Education reform and the learning crisis in developing countries: a review

Children in classroom (Robert Cannon)
(Robert Cannon)

Student learning is receiving overdue attention in the development literature. Two recent books reviewed in this blog, Foundations of Classroom Change in Developing Countries and The Lean Education Manifesto, illustrate this attention. Prema Clarke’s Education Reform and the Learning Crisis in Developing Countries complements these books. Education Reform reviews past donor policies and practices that failed to improve student learning outcomes, and proposes what might be done next to address the learning crisis.

Clarke’s broad policy and practice perspective looks at donors’ approaches to supporting learning, including using large-scale learning assessment data, research approaches, international declarations of intent, and financing. Yet, despite their efforts to improve education in developing countries, the donor community has recognised that learning in developing countries’ primary schools is in crisis. Why this happened is a key question explored in this book.

Clarke has considerable experience working with donors and has made valuable contributions to the literature. In a novel approach, Clarke describes her background in India and how she transcended gender, caste, and rote learning. Her frank, personal account is an excellent place to start reading the book. It provides context for her analysis. It is disappointing that her rote learning experiences were not more fully explored in the book to develop a better understanding of various approaches to learning.

The first of four chapters in the book, “The learning crisis”, shows how student learning remains a serious challenge in developing countries despite substantial development assistance. Two subsequent chapters, “Donor programming in education” and “Best practice and research in education”, examine the failure of designs and the research evidence generated by donors to inform effective strategies to mitigate weak learning. That evidence came from large-scale data, randomised controlled trials, and political economy analysis.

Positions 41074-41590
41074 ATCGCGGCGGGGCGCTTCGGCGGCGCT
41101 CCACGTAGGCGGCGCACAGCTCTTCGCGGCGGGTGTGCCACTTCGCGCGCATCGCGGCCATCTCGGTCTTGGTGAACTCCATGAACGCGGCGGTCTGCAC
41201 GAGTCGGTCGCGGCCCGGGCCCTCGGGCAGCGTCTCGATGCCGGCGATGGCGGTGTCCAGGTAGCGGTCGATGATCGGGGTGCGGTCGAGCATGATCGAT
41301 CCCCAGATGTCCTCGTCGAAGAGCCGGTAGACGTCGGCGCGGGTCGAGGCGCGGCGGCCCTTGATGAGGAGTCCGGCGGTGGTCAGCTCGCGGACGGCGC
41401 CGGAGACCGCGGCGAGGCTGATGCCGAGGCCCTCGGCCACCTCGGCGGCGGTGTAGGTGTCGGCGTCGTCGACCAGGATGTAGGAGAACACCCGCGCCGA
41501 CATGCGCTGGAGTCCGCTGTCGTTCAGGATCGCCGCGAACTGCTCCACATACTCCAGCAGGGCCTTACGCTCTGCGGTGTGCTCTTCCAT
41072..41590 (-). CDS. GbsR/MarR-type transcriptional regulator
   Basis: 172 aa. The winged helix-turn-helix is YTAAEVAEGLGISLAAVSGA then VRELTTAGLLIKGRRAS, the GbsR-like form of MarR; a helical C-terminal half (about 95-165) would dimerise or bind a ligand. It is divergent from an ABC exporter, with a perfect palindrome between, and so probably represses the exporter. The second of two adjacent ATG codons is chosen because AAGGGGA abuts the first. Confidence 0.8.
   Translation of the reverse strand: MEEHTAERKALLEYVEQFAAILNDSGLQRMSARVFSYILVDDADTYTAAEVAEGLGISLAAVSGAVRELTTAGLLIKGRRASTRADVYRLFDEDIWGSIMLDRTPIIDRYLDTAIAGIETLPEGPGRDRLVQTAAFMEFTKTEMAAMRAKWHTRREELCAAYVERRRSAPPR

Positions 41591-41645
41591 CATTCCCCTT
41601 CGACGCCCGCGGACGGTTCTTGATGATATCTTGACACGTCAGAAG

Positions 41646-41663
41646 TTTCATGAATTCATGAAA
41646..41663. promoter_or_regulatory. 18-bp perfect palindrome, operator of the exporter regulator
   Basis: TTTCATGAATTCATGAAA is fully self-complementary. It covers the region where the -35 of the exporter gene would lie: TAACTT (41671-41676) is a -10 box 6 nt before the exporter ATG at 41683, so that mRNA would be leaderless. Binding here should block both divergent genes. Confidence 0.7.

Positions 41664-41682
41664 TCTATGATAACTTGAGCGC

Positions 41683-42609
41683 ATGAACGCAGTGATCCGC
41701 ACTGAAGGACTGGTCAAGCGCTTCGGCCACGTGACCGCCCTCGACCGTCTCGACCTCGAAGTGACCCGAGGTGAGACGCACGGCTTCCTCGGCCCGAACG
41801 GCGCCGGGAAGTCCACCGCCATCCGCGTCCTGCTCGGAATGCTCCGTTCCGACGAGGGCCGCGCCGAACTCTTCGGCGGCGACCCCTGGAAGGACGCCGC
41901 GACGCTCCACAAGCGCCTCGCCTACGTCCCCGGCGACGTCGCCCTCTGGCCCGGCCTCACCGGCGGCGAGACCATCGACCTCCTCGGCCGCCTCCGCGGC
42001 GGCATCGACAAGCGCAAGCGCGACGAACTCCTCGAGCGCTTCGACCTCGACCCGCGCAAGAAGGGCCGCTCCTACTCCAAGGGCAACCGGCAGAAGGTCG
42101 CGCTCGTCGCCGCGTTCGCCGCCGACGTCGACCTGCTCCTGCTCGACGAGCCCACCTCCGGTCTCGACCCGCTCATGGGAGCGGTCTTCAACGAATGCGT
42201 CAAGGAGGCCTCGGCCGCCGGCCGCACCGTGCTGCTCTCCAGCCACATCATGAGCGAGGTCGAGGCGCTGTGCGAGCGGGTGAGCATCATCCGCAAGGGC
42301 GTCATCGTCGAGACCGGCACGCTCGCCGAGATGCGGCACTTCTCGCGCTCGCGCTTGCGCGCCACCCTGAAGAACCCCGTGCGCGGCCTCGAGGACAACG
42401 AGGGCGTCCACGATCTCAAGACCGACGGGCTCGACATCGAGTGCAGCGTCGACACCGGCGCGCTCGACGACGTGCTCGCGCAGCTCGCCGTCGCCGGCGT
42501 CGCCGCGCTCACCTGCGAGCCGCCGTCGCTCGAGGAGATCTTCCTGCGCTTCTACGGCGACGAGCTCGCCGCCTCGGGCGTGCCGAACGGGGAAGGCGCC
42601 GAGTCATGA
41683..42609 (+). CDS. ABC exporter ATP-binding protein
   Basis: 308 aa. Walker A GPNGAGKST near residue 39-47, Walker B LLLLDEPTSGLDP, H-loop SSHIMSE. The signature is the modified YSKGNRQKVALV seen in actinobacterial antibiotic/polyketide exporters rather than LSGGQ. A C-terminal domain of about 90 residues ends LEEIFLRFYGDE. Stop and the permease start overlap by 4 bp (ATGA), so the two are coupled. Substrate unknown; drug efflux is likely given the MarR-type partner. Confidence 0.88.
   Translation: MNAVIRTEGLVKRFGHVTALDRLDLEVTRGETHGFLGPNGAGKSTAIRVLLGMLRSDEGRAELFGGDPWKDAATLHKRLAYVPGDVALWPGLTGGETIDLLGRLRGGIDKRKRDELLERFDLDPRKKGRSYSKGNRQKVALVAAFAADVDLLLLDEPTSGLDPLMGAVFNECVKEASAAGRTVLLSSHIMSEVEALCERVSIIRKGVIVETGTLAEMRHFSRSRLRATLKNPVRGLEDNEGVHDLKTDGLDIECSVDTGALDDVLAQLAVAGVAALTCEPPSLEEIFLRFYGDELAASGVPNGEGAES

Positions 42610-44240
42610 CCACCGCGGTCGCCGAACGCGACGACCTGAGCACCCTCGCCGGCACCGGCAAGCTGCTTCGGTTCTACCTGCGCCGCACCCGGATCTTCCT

The final chapter, “Creating an evidence base for learning”, proposes a different strategy for education reform that works within “the history, milieus, and mindsets” of schools and classrooms and organisations supporting education. The proposed strategy requires surveying the “micro-level” (broadly, schools and classrooms) and “meso-level” (institutions supporting education) to inform project designs and implementation. This would help identify the missing dimensions necessary to support learning across education systems. To some extent, this approach echoes recent work on problem-driven iterative adaptation and research on the place of culture in classroom change. Regrettably, Clarke does not build on those significant bodies of work.

Nevertheless, each chapter presents rich insights into the challenges faced in educational development that will be useful to practitioners and policymakers. Her analysis of research and her field experiences in developing countries inform these insights.

When a second edition of Education Reform is contemplated – and I hope it is – the book would benefit by addressing weaknesses in three areas. Continuing work to understand, update and address the challenges of the learning crisis is urgent.